While the layoff drumbeat grows ever louder, the range of functions and market segments cushioned against fallout from the financial crisis seems to shrink ever smaller.
The latest high-profile layoff announcement, from Credit Suisse, did point to one clear haven: private wealth management. While slashing 5,300 investment bank jobs, the Swiss bank said Thursday it will continue to "judiciously invest" in growing its global private banking business, where it's already added a net 370 relationship managers during 2008. London-based headhunter Armstrong International recently cited private banking as one of two areas where year-end bonuses may decline less sharply than elsewhere in 2008. (The other is foreign exchange, where banks are expected to strengthen their desks in 2009.)
Other pockets of resilience we've noted lately are:
Legal and asset valuation work associated with both civil and criminal cases against financial firms and their executives.
Industry-watchers expect a boom in lawsuits over everything from predatory lending practices to balance-sheet write-downs. That's driving demand for accountants and other finance pros with expertise in valuing complex assets. With at least 26 firms currently under investigation by the FBI for possible sub-prime and other securities fraud, 50 open SEC investigations on that subject, and at least a dozen former Lehman Brothers executives reported to have received grand jury subpoenas, the criminal-defense bar is shaping up as a substantial buyer of finance expertise too.
Financing international trade shipments.
As big global banks pull away from all forms of lending, a variety of smaller niche players are boosting their presence in the $14 trillion global trade finance market. They must tread carefully, however. Yes, such loans usually are secured by physical goods. But so are mortgages - and look what happened to them. Still, even as the recession compresses world shipping volume, the shift of trade finance business creates opportunities for financial professionals skilled in evaluating credit risk or reviewing import-export transactions.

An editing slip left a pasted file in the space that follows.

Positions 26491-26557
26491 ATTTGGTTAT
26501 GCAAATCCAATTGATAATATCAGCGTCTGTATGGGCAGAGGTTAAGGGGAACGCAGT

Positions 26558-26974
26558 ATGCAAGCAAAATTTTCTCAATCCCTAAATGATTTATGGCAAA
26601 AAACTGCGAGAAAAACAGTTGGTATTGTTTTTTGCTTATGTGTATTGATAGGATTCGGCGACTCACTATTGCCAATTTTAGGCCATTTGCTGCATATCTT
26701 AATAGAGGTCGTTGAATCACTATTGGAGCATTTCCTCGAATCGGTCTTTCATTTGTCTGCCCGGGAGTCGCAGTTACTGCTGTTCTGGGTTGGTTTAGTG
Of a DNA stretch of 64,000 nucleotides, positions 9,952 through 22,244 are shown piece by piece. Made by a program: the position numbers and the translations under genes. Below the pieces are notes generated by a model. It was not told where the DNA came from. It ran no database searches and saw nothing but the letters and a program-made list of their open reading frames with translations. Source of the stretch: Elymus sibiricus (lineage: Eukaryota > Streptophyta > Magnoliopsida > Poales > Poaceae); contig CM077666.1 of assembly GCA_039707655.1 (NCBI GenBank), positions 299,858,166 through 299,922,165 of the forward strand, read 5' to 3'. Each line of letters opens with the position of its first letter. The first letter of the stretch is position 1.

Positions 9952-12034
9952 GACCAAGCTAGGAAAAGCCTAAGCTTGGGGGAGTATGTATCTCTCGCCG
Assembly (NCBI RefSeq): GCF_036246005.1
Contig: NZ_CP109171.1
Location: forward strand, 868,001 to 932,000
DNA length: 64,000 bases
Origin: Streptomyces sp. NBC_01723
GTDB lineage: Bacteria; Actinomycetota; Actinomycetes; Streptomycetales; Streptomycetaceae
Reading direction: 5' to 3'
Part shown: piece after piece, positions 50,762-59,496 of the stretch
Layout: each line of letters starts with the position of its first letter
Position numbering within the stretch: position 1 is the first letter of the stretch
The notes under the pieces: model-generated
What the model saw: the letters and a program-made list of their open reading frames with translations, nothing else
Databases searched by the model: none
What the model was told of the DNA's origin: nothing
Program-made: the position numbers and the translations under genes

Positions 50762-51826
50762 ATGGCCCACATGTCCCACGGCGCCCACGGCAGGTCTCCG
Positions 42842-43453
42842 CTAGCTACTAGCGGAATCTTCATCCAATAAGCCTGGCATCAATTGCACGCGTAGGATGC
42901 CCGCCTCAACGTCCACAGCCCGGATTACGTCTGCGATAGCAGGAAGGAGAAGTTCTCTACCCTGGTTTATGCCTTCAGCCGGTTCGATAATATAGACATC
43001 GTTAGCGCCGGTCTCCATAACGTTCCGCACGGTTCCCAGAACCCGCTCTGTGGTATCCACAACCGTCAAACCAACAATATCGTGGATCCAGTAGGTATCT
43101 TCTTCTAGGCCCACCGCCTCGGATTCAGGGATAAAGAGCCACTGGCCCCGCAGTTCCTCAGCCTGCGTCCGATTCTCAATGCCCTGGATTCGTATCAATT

Compliance and regulatory work.
It's long been reported Wall Street's meltdown and ensuing taxpayer bailout will lead to stepped up regulation and heightened emphasis on compliance within institutions themselves. The government is expected to bulk up its teams that inspect financial institutions and manage assets under various federal programs new and old. That augurs plenty of hiring down the road by the Treasury, the Federal Reserve and other agencies with authority over financial firms and assets.
As far as compliance hiring within the private sector, so far the evidence is mixed. The bailout law itself imposed scant new requirements on aid recipients - which is understandable in view of the urgency to get the law passed. And as one eFC user commented this week, "Many firms talk a good game about Compliance being important, but when push comes to shove, they would rather keep one more trader than one more Compliance Officer."
Still, the SEC itself just warned institutions against cutting corners in this area of their operations. "While many firms are considering reductions and cost-cutting measures, we remind you of your firm's legal obligation to maintain an adequate compliance program reasonably designed to achieve compliance with the law," Lori Richards, who heads the agency's inspections and examinations team, says in an open letter to chief executives of financial firms posted on the SEC Web site.
Global recruiting firm CTPartners flatly predicts, "New regulations will require compliance and legal experts." Head of Compliance ranks eighth on its annual list of hot executive jobs, after such entries as restructuring office, turnaround expert, distressed asset manager, workout specialist and bankruptcy attorney. (As detailed in our last column, some of those workout-related jobs haven't panned out well thus far - mostly because financing for bankrupt companies has dried up, and many distressed-investors bought assets too early.)
The emerging climate will magnify the value of reputation for both employers and individual professionals. To remain marketable, you'll need a squeaky-clean ethical record and image. In aftermath of the 1980s insider-trading scandals, a number of professionals who'd worked in tainted houses like Drexel Burnham Lambert succeeded in maintaining their careers and soon ascended to prominent roles elsewhere. Rather than presumed guilty by association, those individuals actually raised their reputations through whistle-blowing or otherwise dissociating themselves from colleagues' improper activities. That remains a viable option today.